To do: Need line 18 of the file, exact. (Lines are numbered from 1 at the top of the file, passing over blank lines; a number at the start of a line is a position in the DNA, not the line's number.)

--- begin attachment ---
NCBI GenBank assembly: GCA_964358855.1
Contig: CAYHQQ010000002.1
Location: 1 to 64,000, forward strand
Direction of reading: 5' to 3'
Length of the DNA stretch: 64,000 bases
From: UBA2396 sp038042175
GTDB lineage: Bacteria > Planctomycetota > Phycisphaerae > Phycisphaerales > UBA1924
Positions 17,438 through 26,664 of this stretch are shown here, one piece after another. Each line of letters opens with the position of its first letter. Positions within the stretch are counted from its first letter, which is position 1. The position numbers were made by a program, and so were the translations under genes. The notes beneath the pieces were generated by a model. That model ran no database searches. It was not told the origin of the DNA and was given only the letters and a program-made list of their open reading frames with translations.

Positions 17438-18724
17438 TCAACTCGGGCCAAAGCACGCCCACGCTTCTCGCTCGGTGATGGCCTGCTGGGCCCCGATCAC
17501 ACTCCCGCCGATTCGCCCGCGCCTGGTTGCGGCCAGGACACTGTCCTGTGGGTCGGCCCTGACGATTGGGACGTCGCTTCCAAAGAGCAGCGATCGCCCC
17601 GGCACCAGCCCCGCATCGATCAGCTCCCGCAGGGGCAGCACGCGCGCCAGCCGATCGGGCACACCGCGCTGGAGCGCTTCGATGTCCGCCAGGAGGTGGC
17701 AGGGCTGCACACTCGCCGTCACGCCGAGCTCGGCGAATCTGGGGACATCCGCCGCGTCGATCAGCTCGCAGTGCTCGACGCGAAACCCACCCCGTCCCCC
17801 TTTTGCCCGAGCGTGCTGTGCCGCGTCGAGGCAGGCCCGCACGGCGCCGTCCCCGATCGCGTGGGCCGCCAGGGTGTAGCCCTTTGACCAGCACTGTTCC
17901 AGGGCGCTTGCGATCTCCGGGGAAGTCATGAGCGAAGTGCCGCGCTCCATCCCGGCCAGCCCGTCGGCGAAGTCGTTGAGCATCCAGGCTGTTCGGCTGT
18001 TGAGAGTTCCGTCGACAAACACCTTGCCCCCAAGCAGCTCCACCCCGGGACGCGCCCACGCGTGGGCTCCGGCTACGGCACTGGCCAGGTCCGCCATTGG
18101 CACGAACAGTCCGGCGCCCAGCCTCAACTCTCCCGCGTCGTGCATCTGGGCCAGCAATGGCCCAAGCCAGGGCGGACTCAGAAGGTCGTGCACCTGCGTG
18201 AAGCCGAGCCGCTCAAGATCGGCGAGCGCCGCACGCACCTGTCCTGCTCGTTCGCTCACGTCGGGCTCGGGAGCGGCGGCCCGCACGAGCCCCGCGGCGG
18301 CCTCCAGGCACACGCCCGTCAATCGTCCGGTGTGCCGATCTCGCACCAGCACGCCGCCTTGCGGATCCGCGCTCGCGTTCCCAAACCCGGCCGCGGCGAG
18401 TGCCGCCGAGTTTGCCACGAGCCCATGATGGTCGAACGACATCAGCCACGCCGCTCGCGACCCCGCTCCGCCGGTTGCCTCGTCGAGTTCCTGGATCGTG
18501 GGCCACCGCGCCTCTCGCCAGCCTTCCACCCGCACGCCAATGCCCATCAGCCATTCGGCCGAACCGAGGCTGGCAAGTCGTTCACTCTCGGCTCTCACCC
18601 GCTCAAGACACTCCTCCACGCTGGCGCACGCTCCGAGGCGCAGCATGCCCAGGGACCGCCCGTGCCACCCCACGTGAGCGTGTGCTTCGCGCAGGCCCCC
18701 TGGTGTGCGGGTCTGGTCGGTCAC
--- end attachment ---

18201 AAGCCGAGCCGCTCAAGATCGGCGAGCGCCGCACGCACCTGTCCTGCTCGTTCGCTCACGTCGGGCTCGGGAGCGGCGGCCCGCACGAGCCCCGCGGCGG